My opinion is that you run a higher risk of not being backed up if you disconnect the drive than you do having your backups encrypted by ransomware.
Put another way: leave the drive connected and continue to let your backups run automatically.
I’ll explain why I feel that way, and what you can do to mitigate the risk of ransomware.
Ransomware is malicious software – a class of virus – that, when it infects your machine, encrypts your files and then holds them ransom by extorting a cash payment for the decryption key.
To date, without the decryption key, the files cannot be recovered. The individuals behind this malware are using good, strong encryption to do the deed.
Experts and authorities advise that you never pay the extortioners. It only encourages them to keep on infecting machines and holding them for ransom. I agree.
The best solution, if you find your machine suddenly held hostage, is to simply recover it from the most recent backup, and get on with your day. It works every time.
Unless your backup has been encrypted, that is, which is what has people so scared.
In my opinion, that fear is overblown.
What the ransomware encrypts
Ransomware cannot encrypt every file on your system. Doing so would break Windows itself, and prevent them from offering you the ransom demand and any hope of recovery.
So, the ransomware only encrypts certain types of files. Typically that includes:
- .doc, .docx, and similar word processing documents.
- .jpg, .jpeg, .png, and similar photos and images.
- .xls, .xlsx, and similar spreadsheets and accounting files.
It encrypts more file types, but even those three classes alone are enough to cause a tremendous amount of grief to individuals who find themselves facing a ransom demand – especially if they don’t have a backup.
What the ransomware typically does not encrypt
Most of the differing ransomware variants out there don’t encrypt:
- Any file types they aren’t explicitly looking for.
- Files on drives other than the system drive C:.
That means that most backups are protected, because:
- Backup image files, for example, are usually not on the list of filetypes to be encrypted. Macrium’s “.mrimg” would be one example.
- Backup files are usually on a drive other than C: – your external drive.
On top of that, encryption takes time, and can adversely impact system performance as it happens. Ransomware wants to stay hidden as long as possible while encrypting your data, so it can complete the job undetected. Backups, particularly backup image files, are often very large, and can take a long time to encrypt. For practical reasons, then, it’s actually not even in the malware’s best self-interest to attempt it.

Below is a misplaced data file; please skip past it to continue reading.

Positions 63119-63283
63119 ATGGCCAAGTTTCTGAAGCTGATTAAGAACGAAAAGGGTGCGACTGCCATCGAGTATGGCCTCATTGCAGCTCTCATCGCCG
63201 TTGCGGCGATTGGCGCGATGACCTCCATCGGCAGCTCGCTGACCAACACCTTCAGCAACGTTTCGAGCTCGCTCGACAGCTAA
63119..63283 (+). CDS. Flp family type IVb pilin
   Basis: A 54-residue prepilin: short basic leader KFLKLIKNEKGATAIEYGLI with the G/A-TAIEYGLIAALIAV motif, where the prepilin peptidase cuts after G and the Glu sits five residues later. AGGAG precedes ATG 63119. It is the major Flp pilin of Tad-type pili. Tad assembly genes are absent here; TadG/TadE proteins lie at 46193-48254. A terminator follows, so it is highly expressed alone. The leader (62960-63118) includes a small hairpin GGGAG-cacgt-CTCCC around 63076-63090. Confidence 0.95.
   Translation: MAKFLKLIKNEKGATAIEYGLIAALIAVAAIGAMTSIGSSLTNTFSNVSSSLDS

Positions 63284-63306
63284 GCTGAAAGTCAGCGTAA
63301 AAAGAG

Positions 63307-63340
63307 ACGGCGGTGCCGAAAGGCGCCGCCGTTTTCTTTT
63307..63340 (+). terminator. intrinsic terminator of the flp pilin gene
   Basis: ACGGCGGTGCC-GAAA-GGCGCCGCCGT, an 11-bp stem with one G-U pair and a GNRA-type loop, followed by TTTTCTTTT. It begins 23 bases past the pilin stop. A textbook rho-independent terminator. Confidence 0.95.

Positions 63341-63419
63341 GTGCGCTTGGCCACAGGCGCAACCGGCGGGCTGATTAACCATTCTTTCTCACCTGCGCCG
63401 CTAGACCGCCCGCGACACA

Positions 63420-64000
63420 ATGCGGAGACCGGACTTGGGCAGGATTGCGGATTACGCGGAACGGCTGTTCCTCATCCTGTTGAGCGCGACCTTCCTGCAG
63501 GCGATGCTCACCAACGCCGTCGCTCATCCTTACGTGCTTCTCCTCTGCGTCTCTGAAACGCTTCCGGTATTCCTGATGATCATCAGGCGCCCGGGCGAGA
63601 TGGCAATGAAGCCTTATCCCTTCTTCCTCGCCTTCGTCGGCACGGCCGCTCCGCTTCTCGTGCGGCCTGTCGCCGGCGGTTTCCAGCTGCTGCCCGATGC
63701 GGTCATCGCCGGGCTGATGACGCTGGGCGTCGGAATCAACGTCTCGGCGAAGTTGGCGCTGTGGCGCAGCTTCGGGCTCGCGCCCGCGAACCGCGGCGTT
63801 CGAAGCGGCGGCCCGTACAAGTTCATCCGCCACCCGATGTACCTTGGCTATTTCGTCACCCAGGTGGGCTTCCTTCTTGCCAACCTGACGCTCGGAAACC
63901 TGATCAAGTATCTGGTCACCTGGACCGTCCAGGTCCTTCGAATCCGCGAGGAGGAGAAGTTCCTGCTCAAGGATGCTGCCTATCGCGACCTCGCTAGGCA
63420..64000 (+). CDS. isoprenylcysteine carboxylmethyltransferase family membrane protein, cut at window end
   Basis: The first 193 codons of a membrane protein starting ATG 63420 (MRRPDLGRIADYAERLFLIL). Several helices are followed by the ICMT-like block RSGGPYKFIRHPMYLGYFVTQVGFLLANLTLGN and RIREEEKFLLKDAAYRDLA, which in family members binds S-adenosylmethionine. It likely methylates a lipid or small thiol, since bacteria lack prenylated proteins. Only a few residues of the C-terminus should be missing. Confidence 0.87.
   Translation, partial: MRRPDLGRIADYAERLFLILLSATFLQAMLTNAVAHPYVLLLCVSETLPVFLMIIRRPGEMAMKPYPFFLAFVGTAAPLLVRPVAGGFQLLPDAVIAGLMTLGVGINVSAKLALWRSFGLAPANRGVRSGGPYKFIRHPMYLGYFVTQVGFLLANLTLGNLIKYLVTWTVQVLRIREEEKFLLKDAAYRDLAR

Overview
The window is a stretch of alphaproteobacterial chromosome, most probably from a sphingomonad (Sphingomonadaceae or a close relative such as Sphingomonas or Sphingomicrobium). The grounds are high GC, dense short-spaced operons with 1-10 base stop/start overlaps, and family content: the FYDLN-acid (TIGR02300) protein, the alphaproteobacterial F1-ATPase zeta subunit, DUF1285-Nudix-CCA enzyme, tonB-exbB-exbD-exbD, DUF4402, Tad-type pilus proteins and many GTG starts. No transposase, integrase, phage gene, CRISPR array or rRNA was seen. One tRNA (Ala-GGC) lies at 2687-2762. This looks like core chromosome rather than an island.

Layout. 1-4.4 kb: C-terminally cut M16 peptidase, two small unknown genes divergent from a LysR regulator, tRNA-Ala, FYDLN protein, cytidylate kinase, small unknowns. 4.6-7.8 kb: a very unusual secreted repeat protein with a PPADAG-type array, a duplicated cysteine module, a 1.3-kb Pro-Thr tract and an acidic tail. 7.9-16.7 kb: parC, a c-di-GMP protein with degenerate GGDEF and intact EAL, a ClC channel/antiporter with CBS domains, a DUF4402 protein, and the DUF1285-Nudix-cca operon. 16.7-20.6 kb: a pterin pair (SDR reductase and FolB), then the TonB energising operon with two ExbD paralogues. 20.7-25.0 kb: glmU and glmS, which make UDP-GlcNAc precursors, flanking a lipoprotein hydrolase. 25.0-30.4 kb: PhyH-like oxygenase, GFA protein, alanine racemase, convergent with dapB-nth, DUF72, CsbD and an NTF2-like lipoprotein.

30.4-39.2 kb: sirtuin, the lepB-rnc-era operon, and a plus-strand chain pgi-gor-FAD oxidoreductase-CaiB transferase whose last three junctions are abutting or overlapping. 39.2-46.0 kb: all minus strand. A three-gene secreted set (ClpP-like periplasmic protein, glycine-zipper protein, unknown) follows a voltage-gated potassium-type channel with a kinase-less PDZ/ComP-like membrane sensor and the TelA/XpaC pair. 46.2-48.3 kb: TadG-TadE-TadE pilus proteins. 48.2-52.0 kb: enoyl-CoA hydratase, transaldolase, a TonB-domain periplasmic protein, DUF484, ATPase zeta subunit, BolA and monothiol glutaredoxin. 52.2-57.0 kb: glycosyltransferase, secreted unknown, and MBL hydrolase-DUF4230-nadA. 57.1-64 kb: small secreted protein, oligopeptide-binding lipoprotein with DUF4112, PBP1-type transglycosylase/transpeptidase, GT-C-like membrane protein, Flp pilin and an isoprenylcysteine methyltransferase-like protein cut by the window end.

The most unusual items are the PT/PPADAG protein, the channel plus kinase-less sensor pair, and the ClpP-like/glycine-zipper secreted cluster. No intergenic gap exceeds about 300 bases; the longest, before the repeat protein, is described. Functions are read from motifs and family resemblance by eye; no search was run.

Some ransomware does encrypt backups
Never say never.
There is ransomware out there that does encrypt files on drives other than C:, including both network and external drives, and I’m sure there is ransomware out there that explicitly encrypts, or at least corrupts, any backup images that it can find. As someone pointed out, the entire image doesn’t need to be encrypted – just the first part, and the entire image could be rendered useless.
The thing is, it’s not as common as the “quick and easy” kind of ransomware that simply relies on people who aren’t backed up (a frighteningly large number).
But it does exist.
A blended approach to protection
As I’ve discussed before, the best protection is to simply to not get infected in the first place. Do everything you should be doing properly to stay safe on the internet, and you’re unlikely to encounter ransomware.
Keep your backup drive connected. Back up regularly and automatically. That will protect you from all the other malware that’s out there, as well as all the “quick and easy” variants of ransomware. The risk of disconnecting it is that you’ll forget to plug it back in. If anything happens – hardware failure or any other type of malware infection – you’ll be left with no recent backup at all.
If you’re really concerned about ransomware encrypting your backups, then periodically make a copy of your backup and take that offline. For example, you could get a second hard drive and periodically copy one or more of your backup images to it, and then disconnect that drive.
I’m much more comfortable relying on you remembering (or not remembering) to make this periodic copy – a backup of a backup – because I believe the risk of failure is significantly less than if you were to disconnect your backup drive.